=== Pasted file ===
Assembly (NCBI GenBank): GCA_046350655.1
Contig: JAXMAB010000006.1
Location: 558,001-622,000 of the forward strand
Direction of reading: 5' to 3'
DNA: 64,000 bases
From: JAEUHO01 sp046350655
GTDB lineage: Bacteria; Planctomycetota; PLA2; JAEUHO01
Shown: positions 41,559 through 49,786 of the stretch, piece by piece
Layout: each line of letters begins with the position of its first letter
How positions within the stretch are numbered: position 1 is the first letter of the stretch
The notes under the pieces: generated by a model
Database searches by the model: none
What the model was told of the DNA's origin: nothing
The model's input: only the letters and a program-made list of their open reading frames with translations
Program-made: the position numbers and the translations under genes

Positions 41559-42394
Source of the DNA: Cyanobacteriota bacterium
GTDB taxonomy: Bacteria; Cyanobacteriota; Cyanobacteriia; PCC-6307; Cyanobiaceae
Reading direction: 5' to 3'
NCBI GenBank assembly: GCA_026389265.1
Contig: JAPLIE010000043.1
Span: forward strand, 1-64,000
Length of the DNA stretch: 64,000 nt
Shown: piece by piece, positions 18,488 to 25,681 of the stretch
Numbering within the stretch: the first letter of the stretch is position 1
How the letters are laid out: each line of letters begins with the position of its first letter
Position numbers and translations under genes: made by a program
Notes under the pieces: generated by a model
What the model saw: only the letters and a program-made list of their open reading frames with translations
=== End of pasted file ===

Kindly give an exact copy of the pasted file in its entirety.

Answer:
Assembly (NCBI GenBank): GCA_046350655.1
Contig: JAXMAB010000006.1
Location: 558,001-622,000 of the forward strand
Direction of reading: 5' to 3'
DNA: 64,000 bases
From: JAEUHO01 sp046350655
GTDB lineage: Bacteria; Planctomycetota; PLA2; JAEUHO01
Shown: positions 41,559 through 49,786 of the stretch, piece by piece
Layout: each line of letters begins with the position of its first letter
How positions within the stretch are numbered: position 1 is the first letter of the stretch
The notes under the pieces: generated by a model
Database searches by the model: none
What the model was told of the DNA's origin: nothing
The model's input: only the letters and a program-made list of their open reading frames with translations
Program-made: the position numbers and the translations under genes

Positions 41559-42394
Source of the DNA: Cyanobacteriota bacterium
GTDB taxonomy: Bacteria; Cyanobacteriota; Cyanobacteriia; PCC-6307; Cyanobiaceae
Reading direction: 5' to 3'
NCBI GenBank assembly: GCA_026389265.1
Contig: JAPLIE010000043.1
Span: forward strand, 1-64,000
Length of the DNA stretch: 64,000 nt
Shown: piece by piece, positions 18,488 to 25,681 of the stretch
Numbering within the stretch: the first letter of the stretch is position 1
How the letters are laid out: each line of letters begins with the position of its first letter
Position numbers and translations under genes: made by a program
Notes under the pieces: generated by a model
What the model saw: only the letters and a program-made list of their open reading frames with translations